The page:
It's downright comical how the writer of this piece completely left out the issue of H1B Visas, particularly with regard to the about-face Disney just did in the face of public backlash for pink slipping 250 tech workers and then making them train their inexperienced, cheaper foreign replacements.  No discussion of American IT is balanced without adding the decade plus long abuse of the H1B Visa charade fraud.
Robert P.W360
Robert P.W360,
User Rank: Apprentice
11/10/2014 | 10:15:19 PM
Science+software in HR
Soon after losing my job in 2008, in IT after 15 yrs at 2 Fortune500 firms, I applied to AT&T Mobility - just to get by for awhile. After their very long on-line resume stuff, a 100 question personality profile popped up. AT&T told me to look elsewhere based on the psych/personality test. That's where my story began.

HR has been infiltrated with software loaded with human behavioral sciences to assess candidates for work. First it was workforce behavioral psychology. NOW, neurologic tests are infiltrating HR, to assess thoughts for allowing predictions as to your potential and performance. What's next? In about 5 years, "genomics". This is a fluid evolution of science+tech+med. A Harvard author defines the slide as, segmentation>personalization>discrimination. It's taken from the sphere of marketing where business uses excessive data points to target consumers. Big data works in HR too, the science is in the assessment software. We are heading to a software selected workforce.  Psychology + Neurology + Genomics
Susan Fourtané
Susan Fourtané,
User Rank: Author
11/9/2014 | 9:06:12 PM
Re: There's no skill shortage, there's an ETHICS shortage

You have spoken some good truths in a very straightforward way. I appreciate it very much.

I have seen similar things to the ones you point out. That unwillingness to pay for quality talent is found all over the place. It's been like a virus that has spread all over.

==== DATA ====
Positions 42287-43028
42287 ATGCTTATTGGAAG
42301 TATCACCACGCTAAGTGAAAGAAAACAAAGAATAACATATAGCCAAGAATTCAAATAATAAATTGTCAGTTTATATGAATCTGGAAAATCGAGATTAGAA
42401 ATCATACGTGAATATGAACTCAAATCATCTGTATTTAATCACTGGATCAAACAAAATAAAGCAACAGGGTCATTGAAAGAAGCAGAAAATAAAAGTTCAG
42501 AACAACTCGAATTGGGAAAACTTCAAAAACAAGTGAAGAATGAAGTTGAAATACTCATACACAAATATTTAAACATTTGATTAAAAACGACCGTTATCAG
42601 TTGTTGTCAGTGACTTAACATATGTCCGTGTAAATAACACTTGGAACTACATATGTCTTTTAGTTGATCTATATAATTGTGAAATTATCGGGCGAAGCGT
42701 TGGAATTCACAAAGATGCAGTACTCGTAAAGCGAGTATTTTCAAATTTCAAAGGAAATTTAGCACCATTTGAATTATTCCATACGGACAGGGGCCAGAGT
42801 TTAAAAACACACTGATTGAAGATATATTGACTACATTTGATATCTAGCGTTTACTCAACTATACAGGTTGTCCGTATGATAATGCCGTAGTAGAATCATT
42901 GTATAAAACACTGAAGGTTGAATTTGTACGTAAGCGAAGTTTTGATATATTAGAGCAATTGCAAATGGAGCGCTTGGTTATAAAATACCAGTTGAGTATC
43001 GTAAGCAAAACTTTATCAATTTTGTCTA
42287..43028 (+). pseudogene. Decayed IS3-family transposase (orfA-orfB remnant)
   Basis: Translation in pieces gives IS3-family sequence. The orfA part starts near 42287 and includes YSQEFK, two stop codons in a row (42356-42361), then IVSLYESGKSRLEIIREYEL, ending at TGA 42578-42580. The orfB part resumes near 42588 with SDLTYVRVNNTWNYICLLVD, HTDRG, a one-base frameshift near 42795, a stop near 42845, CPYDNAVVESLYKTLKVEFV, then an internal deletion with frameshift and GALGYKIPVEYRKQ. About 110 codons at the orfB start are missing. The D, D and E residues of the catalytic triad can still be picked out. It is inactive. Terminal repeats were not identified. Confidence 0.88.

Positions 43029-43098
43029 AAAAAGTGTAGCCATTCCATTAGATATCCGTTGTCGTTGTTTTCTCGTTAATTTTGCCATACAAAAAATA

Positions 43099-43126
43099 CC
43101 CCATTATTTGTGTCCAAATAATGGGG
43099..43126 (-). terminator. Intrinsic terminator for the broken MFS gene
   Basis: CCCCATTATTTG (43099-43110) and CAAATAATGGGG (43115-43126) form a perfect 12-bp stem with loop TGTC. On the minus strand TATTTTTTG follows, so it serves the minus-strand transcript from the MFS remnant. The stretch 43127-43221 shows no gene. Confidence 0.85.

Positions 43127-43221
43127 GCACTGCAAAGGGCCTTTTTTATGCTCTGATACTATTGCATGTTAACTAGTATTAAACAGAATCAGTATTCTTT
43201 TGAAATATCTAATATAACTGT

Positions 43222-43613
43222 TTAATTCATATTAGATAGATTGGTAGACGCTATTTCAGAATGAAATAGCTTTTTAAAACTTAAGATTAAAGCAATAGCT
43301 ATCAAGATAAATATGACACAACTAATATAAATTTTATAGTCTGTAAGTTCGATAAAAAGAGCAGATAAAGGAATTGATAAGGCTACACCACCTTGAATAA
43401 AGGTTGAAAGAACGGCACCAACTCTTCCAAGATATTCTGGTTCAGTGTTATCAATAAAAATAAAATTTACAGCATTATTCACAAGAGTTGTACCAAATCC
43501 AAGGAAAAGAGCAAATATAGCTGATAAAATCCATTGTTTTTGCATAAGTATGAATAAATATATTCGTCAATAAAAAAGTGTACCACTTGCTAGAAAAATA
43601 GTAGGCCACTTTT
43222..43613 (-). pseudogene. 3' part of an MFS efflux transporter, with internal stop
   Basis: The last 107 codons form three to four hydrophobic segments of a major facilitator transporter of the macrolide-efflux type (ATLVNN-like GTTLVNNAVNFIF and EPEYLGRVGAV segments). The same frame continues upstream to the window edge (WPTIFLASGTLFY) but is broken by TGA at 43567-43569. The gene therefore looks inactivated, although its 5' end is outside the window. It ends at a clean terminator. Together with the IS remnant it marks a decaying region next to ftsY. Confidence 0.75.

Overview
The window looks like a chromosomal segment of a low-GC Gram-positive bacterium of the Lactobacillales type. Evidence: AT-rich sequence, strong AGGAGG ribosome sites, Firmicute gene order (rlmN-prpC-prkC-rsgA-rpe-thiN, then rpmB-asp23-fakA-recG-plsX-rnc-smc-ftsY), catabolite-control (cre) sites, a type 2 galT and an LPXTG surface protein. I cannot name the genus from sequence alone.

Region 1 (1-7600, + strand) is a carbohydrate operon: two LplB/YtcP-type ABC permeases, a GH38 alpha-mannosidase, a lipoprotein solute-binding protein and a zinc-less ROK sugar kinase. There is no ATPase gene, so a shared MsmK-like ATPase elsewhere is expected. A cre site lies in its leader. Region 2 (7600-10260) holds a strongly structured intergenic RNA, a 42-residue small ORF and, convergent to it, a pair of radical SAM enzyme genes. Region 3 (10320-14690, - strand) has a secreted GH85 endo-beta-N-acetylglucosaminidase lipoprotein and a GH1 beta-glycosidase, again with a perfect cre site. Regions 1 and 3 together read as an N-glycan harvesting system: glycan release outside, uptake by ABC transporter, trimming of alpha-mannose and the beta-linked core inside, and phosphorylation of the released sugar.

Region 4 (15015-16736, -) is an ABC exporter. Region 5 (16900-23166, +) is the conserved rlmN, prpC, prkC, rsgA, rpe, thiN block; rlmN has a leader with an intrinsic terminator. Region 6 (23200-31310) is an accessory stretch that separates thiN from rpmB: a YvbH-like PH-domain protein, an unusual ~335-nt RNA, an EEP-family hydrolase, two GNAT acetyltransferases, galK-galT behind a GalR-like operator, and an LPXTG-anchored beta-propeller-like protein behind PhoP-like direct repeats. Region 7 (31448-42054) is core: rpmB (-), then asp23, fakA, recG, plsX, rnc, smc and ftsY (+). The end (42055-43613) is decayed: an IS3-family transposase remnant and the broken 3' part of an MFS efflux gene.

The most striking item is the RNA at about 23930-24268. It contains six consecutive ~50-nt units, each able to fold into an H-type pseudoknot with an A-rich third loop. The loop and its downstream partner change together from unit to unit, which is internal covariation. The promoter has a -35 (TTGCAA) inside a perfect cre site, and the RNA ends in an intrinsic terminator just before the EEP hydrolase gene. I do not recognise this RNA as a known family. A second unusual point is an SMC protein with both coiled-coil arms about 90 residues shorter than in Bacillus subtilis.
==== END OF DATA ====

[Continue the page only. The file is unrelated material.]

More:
Some corporations go as far as offering you peanuts when they perfectly know the value of the work and they also know they are offering half, or even less than what the job was worth years ago. Sometimes I don't know how they have the courage to do it and ask if this is acceptable when they know it is not. 

Joe Stanganelli
Joe Stanganelli,
User Rank: Author
11/9/2014 | 7:40:26 AM
Re: Purple Squirrel
Indeed, I was granted a job interview a couple of years ago where I had less than half the "requisite" experience posted.

I was not ultimately hired, but I was the finalist who just barely got beaten out.  Many of the people who didn't get hired had well over 20-25 years of experience.
Michael Endler
Michael Endler,
User Rank: Author
11/8/2014 | 5:02:50 AM
Re: Poor IT Management, Lazy HR
"In the Bay Area many non-tech jobs are paying around six figures.  Police officer in San Fran, starts at 90k + Pension + (best benefits in the world) + Job Security, education requirement (only a 2-year degree)."

I agree with some of your points, but I think the quoted passage is a bit misleading. With your example, you're talking about government jobs, though, which aren't representative of the "non-tech" jobs in the Bay Area. The statistics are pretty clear that tech workers (and engineers in particular) make way more money relative to people outside tech. I have no problem with tech workers making a lot-- in fact, in some cases, I think many of them should be even better compensated. But I don't think you can point to "non-tech" workers, who generally earn much less, if you're trying to demonstrate how tech employees are getting hosed.